Scaling a purposeful organisation – what I’ve learned so far
When your business is growing quickly, of course that’s great. But there is also the danger you dilute the culture that put you in that position in the first place.
This is something we’ve long been aware of at Zaizi. Even more so over the last 12 months, during which we’ve grown by 50%.
In this post, I share some of the key lessons I’ve learned as we’ve scaled up over the years. And also, how we’ve adapted our structure in recent months to embed the purpose and values that have contributed to our success so far.
It’s all about people, so define your purpose and mission early
Recent research by the Scaleup Institute has shown that 80% of scale up businesses in the UK are currently finding it a challenge to recruit the right people.
When Zaizi first started out, we felt the need to define our purpose and mission to help solve this issue.
We already had a collaborative working culture structure that our people and customers loved. We knew, because they told us so. People from our clients came to work for us. But why was this happening? It seemed like it was almost by accident rather than design. We found it hard to articulate our culture and why it was bringing us success.
To rectify this, we worked hard to set out our purpose – Realising Potential Together – which is about how we work for each other, for our public sector clients and for the UK as whole. It was our culture in a nutshell, but directed pointedly at what we were trying to achieve as a business and as individuals.
At the same time we developed our mission – to make the UK the best and safest place to live and work.
Together our purpose and our mission give us our North Star. This has guided all our decision making ever since.
Crucially, it has also helped us continue to recruit amazing people who are passionate about the difference data empowered digital public services can make to people’s lives.
Beware of hierarchies – keep the right people close to your clients
One of the biggest issues when you start to expand significantly is that your workforce becomes stretched. Some of your most senior people move further away from the project coalface than they should. You begin to think about introducing a middle management layer to coordinate and supervise a larger team. Hierarchies develop – the exact opposite of the flat management structure that appealed to your clients before.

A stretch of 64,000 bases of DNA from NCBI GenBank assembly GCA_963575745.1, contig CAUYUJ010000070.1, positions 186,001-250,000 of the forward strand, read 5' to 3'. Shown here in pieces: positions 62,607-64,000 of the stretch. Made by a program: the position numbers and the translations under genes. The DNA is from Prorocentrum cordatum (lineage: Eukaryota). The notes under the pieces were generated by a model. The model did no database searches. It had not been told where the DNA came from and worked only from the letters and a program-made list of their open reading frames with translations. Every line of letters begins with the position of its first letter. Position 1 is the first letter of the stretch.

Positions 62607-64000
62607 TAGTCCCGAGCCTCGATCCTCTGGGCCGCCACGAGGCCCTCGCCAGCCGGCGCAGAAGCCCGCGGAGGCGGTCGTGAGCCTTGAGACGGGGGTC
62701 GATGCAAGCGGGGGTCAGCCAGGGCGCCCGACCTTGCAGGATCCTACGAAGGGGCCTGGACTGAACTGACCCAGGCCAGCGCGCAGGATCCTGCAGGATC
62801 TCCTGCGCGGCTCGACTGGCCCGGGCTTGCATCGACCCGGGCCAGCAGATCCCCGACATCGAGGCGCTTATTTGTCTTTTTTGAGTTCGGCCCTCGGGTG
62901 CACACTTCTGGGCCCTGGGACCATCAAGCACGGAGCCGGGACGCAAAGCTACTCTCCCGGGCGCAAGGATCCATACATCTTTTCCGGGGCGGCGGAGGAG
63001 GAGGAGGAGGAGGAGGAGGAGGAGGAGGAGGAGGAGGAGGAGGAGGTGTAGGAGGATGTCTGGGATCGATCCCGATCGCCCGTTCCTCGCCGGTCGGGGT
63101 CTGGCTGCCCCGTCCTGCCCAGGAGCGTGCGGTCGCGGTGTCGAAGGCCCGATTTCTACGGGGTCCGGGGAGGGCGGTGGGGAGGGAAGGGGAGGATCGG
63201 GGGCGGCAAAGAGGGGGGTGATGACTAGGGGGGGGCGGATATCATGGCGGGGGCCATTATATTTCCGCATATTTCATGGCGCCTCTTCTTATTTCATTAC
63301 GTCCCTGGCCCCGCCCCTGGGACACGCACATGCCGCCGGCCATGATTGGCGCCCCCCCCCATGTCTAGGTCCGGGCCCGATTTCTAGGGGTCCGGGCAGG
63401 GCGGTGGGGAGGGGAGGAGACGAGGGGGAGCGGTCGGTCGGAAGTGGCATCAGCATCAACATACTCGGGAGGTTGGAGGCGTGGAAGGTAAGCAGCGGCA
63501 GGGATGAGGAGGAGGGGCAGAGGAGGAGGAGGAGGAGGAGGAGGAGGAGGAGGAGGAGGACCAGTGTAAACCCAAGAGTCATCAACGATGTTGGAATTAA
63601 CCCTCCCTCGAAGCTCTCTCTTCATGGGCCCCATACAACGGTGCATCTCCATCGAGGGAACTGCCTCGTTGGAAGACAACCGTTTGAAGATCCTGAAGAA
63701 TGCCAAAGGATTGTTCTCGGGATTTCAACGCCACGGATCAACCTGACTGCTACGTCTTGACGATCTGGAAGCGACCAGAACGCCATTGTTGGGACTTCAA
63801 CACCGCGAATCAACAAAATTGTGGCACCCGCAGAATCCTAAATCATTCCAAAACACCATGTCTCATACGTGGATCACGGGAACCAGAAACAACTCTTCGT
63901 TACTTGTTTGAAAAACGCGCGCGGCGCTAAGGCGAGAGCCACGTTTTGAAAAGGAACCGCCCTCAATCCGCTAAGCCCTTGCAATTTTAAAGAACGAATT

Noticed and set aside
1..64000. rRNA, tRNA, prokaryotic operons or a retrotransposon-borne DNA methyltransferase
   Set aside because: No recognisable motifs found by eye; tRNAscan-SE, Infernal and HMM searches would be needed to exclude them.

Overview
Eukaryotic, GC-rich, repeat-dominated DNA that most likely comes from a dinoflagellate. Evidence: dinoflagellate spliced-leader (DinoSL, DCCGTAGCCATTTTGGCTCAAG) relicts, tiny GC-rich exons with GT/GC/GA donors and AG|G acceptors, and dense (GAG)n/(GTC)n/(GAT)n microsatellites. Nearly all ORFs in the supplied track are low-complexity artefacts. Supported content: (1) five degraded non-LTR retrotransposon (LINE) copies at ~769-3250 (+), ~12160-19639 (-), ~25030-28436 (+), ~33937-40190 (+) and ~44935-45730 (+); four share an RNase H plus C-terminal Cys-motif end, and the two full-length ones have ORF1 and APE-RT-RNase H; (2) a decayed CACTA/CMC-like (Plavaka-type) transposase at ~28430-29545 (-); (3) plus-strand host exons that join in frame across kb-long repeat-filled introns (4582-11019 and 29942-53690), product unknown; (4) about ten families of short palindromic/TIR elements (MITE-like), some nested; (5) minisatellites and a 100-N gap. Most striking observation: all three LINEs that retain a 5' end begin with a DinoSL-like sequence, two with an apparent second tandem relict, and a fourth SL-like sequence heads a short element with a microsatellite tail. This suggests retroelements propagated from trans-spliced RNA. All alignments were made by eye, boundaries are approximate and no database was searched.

I’ve learned through experience that this is a mistake. As a leader you start to hear things second hand. You make errors of judgement, sometimes taking on a project that wasn’t really viable in the first place.
To solve this problem, in the last few months we have shifted our structure to a Team of Teams approach. We called them Clubs after another digital consultancy. Why reinvent the wheel? Each club is led by a Club Executive, who guides their team in delivering superior services to a related group of public sector clients. And each of our club teams is a flat-structured, cross-functional group made up of designers, user researchers, solution architects and engineers – all of whom have equal standing and input.
READ: Zaizi strengthens its public sector digital service expertise
The advantage for us, and our clients, is that each Club is empowered to look at every customer holistically. The only constant is our purpose, mission and values. All the things that underpin our strong culture. Most importantly, they are empowered to deliver effectively without the hierarchical governance structures that tend to delay or negatively impact projects.
As we grow further – we are now looking to expand into different areas of the public sector like healthcare and defence – we can simply add more clubs that are geared to meeting the needs of those purposeful organisations. This will ensure that our business and our decision making doesn’t spread too thinly.
Interested in finding out more?
The last year has been a welcome challenge for us at Zaizi. As I mentioned at the top, we grew by 50%. We’d only predicted 30%. Next year we’re targeting 50% again. Demand for the government digital services we design and build is such that I believe this target is realistic and reasonable. We may exceed our target again.
To help drive growth and lead our new Clubs, we recently appointed Clayton Smith, previously Deputy Director for Change and Digital Delivery at the Cabinet Office, and Esther O’Sullivan, who was recently Head of Digital at the Legal Aid Agency, Ministry of Justice.
If you like to find out more about how we’re scaling up for this growth in a sustainable way – or would like to join our team – please get in touch.
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